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Emerald Group Publishing Limited
Copyright © 2011, Emerald Group Publishing Limited
Children with speech, language and communication needs
Article Type: Editorial From: Journal of Assistive Technologies, Volume 5, Issue 4
This special issue of the Journal of Assistive Technologies focuses on the use of assistive communication technologies by children and young people with speech, language and communication needs (SLCN), their communication partners, and the services that support them. It is appearing in the National Year of Speech Language and Communication (2011) which was proposed following The Review of Services for Children and Young People (0-19) with Speech, Language and Communication Needs. The review had been commissioned by the then Labour government and carried out by John Bercow. The National Year of Speech and Language has provided an important opportunity to raise public awareness of SLCN and many readers will be aware of the “Hello” and the “Giving Voice” campaigns.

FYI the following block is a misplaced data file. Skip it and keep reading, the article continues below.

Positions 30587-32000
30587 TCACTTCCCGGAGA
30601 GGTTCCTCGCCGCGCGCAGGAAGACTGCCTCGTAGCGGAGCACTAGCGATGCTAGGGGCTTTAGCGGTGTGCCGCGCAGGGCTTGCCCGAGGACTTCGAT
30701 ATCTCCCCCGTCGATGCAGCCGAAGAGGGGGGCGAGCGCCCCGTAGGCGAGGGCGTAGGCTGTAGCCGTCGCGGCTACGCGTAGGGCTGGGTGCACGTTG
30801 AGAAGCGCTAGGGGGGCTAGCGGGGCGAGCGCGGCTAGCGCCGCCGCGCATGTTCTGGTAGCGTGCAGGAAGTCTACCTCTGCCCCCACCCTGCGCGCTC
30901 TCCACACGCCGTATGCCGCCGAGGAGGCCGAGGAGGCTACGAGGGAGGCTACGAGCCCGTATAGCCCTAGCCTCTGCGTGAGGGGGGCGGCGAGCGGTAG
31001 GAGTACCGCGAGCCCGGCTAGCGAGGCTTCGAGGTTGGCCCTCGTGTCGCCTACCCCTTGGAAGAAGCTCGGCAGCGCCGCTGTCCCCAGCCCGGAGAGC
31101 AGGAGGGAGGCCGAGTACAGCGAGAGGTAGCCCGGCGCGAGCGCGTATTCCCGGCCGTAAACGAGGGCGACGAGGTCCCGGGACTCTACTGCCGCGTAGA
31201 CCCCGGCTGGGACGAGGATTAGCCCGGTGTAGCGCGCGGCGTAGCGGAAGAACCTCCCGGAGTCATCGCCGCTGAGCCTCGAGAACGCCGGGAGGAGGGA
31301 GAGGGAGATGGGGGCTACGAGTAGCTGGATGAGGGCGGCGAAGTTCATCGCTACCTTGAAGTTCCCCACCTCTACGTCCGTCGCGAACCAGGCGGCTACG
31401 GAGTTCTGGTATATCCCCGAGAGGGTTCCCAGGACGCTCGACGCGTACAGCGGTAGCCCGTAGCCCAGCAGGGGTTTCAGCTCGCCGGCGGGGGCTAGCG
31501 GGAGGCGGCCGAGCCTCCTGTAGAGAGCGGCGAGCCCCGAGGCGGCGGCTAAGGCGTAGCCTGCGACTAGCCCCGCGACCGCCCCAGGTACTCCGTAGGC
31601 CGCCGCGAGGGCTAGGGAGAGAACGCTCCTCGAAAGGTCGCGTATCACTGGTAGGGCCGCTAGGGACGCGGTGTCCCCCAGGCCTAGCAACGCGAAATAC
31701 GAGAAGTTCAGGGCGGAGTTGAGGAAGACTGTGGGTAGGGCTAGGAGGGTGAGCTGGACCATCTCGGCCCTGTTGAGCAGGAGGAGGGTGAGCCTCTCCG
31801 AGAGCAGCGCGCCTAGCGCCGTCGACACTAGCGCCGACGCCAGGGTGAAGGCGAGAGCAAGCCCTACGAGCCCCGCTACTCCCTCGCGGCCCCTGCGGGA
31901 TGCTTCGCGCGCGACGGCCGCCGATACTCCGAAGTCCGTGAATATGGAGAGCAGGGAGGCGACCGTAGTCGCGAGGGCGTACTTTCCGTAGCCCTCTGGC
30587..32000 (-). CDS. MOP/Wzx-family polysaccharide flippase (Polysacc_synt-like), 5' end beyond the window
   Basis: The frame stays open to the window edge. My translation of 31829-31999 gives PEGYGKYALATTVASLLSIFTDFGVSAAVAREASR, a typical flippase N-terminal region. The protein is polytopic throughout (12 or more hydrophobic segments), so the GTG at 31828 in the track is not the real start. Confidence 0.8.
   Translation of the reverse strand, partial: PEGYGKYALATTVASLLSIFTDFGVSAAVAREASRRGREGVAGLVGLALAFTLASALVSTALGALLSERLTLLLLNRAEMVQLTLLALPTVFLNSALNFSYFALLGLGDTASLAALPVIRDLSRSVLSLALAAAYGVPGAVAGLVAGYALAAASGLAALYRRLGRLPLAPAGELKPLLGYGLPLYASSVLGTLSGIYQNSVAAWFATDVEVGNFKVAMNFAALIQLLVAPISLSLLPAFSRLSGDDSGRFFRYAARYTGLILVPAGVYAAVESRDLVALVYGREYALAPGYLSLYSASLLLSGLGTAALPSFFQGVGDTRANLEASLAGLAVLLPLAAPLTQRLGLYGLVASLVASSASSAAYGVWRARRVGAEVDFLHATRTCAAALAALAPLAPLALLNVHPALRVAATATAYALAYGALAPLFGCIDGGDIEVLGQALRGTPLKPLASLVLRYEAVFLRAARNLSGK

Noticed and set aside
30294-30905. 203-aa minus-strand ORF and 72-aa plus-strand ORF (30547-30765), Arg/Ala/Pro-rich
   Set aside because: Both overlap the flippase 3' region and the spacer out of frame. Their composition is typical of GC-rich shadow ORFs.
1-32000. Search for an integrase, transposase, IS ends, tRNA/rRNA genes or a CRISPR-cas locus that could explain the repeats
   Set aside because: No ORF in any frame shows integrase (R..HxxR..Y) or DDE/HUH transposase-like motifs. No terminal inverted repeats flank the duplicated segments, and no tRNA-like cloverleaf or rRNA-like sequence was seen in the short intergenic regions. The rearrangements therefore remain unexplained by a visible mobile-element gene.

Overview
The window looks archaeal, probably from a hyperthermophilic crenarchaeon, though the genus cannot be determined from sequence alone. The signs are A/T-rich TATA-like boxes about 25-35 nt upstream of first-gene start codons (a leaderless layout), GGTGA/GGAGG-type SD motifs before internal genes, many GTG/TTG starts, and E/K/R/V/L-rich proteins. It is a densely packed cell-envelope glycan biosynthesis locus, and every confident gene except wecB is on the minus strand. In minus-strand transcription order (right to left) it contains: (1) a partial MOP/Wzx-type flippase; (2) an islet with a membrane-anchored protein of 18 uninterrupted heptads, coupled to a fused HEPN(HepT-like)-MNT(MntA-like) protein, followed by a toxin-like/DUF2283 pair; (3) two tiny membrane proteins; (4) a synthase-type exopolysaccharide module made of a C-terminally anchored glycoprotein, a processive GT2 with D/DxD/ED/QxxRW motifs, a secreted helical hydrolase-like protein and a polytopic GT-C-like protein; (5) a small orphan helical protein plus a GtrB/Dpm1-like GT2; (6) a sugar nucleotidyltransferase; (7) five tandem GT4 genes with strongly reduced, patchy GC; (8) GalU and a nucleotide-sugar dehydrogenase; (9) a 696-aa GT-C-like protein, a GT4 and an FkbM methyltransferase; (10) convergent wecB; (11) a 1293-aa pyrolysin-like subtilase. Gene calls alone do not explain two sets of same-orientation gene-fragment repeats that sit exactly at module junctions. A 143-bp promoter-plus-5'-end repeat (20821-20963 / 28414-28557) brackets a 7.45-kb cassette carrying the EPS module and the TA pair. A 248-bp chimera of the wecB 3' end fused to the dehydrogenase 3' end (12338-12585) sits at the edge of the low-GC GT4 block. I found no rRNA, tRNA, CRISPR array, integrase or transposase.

For the purpose of this issue, assistive communication technology is being defined as any device, system, service or strategy that aims to support and enhance children and young people’s spoken and/or written communication. Therefore, assistive communication technology covers: simple or complex voice output communication aids (also referred to as speech generating devices), paper-based communication systems, such as books or charts and information and communication technology to support reading and/or writing. Those who use assistive communication technology and their carers rely on a range of professionals for the assessment process before any technology is introduced, and then they will be supported by a number of professionals as children and their families seek to adapt to the demands and opportunities provided by communication tools, and develop their skills in this area. This means that anyone working in this field is likely to be part of a multi-disciplinary team with members from education, social care and health. The work will also take place in a variety of settings for example, in homes, schools, hospitals and social care environments.